In addition to colour, intensity and package size, LEDs have two other important specs. One is what is called the “forward voltage drop” and the other is the LED’s “maximum current”. With these two bits of information (that are available from where you buy the LED), the required resistor can be calculated.

A bright orange LED might have these specs: voltage drop of 2.2V and a current of 75 milliamps (ie 0.075 amps).

From Ohms Law above, ohms = voltage drop (across the resistor) divided by amps

If we are supply 12V, and we only want 2.2V at the LED, we want the resistor to drop (12V – 2.2V =) 9.8V.

So, ohms of the required resistor = 9.8V divided by 0.075 amps (the required current flow through the LED)

9.8 divided by 0.075 = 131 ohms.

Therefore a 131 ohm resistor will limit the current flow to 0.075 amps through the LED.

The other spec of a resistor is its required power dissipation in watts.

Watts = amps x volts, so that’s 0.075 amps x the voltage drop across the resistor, which is 9.8V.

Watts = 0.075 x 9.8V = 0.7 watts.

So we’ve worked out we need a resistor with 131 ohms of resistance and a power handling of 0.7 watts. The nearest off-the-shelf design to this is a spec of 120 ohms and 1 watt.

(However, with a running car voltage that is higher than the nominal 12V, and with the fact that you probably don't want a dashboard monitoring LED to be super-bright, a 620 ohm, 1 watt resistor will drop LED current and still result in a LED bright enough to be easily seen.)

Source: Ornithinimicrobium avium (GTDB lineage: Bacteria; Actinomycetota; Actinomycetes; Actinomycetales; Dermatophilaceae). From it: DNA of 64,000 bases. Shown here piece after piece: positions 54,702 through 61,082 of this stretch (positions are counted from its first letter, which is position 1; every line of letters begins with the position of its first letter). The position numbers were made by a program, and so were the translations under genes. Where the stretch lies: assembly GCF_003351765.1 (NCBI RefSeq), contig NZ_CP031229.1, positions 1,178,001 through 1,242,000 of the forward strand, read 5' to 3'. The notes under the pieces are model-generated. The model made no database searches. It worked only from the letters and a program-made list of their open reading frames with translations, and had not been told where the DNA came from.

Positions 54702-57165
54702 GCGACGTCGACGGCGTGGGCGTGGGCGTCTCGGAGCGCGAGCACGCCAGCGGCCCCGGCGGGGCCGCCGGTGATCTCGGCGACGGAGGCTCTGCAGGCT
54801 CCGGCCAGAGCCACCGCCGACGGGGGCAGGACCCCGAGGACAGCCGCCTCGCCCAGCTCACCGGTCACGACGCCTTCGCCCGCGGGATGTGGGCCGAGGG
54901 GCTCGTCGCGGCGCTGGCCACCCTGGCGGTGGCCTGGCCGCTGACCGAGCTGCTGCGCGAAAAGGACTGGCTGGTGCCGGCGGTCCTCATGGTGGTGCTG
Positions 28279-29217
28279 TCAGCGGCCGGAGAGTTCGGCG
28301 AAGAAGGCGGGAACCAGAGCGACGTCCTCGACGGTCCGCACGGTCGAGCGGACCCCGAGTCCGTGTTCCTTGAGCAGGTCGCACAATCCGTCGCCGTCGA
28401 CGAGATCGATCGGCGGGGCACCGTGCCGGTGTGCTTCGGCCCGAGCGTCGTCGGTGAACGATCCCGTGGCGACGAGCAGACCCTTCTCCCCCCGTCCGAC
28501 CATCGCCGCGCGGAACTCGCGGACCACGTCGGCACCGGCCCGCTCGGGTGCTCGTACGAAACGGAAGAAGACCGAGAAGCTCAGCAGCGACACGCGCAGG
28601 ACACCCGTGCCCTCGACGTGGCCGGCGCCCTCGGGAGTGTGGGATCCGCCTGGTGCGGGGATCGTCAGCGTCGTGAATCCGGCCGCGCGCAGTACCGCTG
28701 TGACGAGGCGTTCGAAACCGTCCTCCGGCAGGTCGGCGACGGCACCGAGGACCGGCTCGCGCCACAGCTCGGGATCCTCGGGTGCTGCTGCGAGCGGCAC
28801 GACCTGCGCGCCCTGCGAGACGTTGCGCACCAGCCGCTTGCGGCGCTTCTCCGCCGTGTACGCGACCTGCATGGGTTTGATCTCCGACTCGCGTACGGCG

Conclusion

Now if you recoil from maths, you might be looking at the above breakout box and seeing just mumbo jumbo.

But don’t worry about it!

Take just this information from it: we decreased the current through the LED by putting a resistor in series with the LED. The greater the ohms value of the resistor, the less current that will flow through the LED (and, incidentally, the dimmer it will be).

As I have kept stressing in this article, it’s the idea that there is a strict relationship between volts, ohms and amps that is the critical thing to remember. If one is changed in a circuit, then the others are changed as well. The same applies for watts, amps and volts: if one is changed, then the others must change too.

If you simply remember (volts, ohms, amps) as one bunch of inter-relating variables, and (watts, amps, volts) as another bunch of inter-relating variables, you’ll be streets ahead of where you were at the beginning of this article.

Next week, we’ll use a multimeter to directly measure these things.

 The parts in this series: Part 1 - background and tools Part 2 - understanding electrical circuits. Part 3 - volts, amps and ohms Part 4 - using a multimeter Part 5 - modifying car systems with resistors and pots Part 6 - shifting input signals using pots Part 7 - using relays Part 8 - using pre-built electronic modules Part 9 - building electronic kits Part 10 - understanding analog and digital signals Part 11 - measuring analog and digital signals Part 12 - intercepting analog and digital signals Part 13 - the best approaches to modifying car electronics and the series conclusion